Upskilling and building capacity
Communities that have strong social capital – broad networks; local leadership; and community development plans – are proven to recover from natural disasters more quickly than those without those things in place. It is due to this that the Foundation for Rural and Regional Renewal funds a number of programs that help to build leadership capacity and resilience in communities.
FRRR’s CEO, Alexandra Gartmann, says that an impediment to a strong community is often a lack of knowledge, and a fear about what they might be taking on. That’s where localised training comes in.
Several groups in the Shire of Murrindindi, Victoria, are now better placed to understand their governance responsibilities and accountabilities, and make real differences in their communities, thanks in part to a grant via FRRR’s STEPS program.
The training reached 60 people, representing at least 13 different community groups - from Progress Associations to Childcare Centres, an Olive Growers’ Association, an Aquatic Centre, a Men’s Shed, a Rotary Club and more. To increase the reach of the training and ensure value for money, some groups attended joint sessions, while others were open to any local community groups, which created new connections between groups.
The participants reported that the training made them more aware of the Rules and Regulations and various obligations to their organisations, while for other participants the key take-away was the importance of planning.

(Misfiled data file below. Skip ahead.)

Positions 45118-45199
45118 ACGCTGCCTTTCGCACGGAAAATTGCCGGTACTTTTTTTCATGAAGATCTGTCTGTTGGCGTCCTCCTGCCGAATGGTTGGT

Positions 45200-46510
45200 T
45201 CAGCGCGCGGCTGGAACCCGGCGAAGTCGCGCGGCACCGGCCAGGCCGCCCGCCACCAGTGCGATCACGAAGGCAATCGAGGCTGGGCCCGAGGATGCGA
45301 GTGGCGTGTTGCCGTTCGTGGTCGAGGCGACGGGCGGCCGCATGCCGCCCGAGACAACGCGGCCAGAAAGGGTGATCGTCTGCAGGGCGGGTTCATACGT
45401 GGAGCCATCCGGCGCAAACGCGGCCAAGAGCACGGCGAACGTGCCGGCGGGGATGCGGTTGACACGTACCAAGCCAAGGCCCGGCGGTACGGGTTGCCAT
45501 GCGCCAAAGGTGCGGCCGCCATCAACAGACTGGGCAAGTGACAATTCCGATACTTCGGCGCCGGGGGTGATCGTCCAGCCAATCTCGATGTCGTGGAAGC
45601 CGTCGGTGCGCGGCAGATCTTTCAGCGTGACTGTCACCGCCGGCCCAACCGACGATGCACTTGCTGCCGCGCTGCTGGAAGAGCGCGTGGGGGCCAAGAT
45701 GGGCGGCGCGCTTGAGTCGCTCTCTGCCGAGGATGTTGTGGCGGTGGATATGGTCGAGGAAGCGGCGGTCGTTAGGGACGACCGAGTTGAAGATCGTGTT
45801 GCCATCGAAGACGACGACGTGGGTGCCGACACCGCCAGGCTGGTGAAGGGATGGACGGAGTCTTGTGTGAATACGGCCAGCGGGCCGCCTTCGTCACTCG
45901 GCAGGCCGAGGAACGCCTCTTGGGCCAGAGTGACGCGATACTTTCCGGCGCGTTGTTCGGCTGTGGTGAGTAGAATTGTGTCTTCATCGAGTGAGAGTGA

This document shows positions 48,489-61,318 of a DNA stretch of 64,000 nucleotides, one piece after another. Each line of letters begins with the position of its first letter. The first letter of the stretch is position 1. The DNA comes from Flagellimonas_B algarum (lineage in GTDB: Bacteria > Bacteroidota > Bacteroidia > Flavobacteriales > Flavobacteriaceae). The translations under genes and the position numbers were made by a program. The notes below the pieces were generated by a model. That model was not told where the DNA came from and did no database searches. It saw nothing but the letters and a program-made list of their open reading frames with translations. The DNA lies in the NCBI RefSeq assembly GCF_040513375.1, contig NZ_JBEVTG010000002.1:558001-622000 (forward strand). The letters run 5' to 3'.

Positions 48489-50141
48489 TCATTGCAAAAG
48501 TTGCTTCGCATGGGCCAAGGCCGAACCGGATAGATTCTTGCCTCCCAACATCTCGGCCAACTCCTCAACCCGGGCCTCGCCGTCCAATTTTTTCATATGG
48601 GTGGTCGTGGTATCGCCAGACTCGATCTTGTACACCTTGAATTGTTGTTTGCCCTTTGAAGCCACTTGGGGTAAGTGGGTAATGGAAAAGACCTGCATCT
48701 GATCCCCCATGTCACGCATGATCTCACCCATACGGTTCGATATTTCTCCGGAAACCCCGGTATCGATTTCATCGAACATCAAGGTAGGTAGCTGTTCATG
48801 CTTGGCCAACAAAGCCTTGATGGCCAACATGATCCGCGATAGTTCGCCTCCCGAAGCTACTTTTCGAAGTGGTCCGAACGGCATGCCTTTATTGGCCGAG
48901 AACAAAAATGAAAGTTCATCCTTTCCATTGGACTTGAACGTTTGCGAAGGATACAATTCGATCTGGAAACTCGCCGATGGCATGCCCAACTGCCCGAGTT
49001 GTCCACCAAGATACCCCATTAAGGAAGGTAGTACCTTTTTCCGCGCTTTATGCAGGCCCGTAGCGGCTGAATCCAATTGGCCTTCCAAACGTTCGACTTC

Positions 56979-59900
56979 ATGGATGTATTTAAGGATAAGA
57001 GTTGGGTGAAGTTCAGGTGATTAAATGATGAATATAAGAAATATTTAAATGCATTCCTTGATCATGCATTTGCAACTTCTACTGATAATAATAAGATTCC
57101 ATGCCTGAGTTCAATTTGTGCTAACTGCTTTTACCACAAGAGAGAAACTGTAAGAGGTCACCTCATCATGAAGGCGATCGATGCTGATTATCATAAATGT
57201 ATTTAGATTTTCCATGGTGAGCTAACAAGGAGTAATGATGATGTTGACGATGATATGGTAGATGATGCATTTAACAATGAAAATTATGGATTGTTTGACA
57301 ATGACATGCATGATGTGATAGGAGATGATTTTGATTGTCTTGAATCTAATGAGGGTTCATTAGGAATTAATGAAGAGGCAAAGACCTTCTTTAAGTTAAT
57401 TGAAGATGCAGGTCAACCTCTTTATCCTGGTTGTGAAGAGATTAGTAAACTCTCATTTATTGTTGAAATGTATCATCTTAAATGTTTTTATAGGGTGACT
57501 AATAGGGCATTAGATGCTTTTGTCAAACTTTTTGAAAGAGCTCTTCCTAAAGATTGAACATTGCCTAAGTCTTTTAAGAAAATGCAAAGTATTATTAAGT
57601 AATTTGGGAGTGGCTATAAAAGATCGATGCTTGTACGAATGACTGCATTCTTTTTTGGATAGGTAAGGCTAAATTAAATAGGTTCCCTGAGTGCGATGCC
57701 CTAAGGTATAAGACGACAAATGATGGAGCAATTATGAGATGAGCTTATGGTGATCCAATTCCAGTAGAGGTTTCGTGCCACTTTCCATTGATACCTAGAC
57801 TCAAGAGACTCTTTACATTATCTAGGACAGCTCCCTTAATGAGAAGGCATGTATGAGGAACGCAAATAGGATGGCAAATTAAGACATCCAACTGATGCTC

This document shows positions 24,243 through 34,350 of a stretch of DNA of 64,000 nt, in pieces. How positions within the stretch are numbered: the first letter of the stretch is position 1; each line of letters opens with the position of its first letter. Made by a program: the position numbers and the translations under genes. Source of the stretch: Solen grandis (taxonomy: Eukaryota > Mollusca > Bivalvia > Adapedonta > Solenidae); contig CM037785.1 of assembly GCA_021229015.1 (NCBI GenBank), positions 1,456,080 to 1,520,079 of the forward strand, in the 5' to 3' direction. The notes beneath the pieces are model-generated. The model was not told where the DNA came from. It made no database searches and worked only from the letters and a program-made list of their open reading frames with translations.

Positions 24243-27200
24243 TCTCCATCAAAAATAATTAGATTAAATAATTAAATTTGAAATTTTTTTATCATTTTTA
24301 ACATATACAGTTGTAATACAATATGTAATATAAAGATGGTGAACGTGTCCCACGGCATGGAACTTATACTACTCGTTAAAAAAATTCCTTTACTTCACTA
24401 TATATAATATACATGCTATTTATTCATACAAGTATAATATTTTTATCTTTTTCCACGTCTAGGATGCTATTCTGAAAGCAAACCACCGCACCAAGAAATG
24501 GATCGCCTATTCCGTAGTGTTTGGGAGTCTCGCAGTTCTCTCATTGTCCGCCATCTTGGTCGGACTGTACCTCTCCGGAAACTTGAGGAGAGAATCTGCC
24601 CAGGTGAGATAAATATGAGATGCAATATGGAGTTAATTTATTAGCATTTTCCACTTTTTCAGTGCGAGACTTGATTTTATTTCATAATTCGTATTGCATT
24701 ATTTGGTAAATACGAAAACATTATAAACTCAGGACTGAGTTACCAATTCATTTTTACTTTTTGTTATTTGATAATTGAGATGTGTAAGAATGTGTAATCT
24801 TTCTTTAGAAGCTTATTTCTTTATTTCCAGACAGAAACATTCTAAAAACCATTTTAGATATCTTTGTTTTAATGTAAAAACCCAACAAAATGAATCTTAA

Following the training, community groups in the Shire will be strengthened and confident in their governance roles, and a larger pool of community members will have the skills required to develop and participate in community activities and projects.
It flows on to good governance practice, compliance, and risk management
Kevin Whithear - President of the Goulburn Strathbogie Olive Growers Association Inc.
The session was very informative and adaptive to our needs and although we all thought we had done well in setting up our particular group, we came away with some very clear tasks to attend to. We are now taking steps to address the areas we need to focus on as we build our identity within the Flowerdale region.
Steve Joblin - President of the King Parrot Creek Environment Group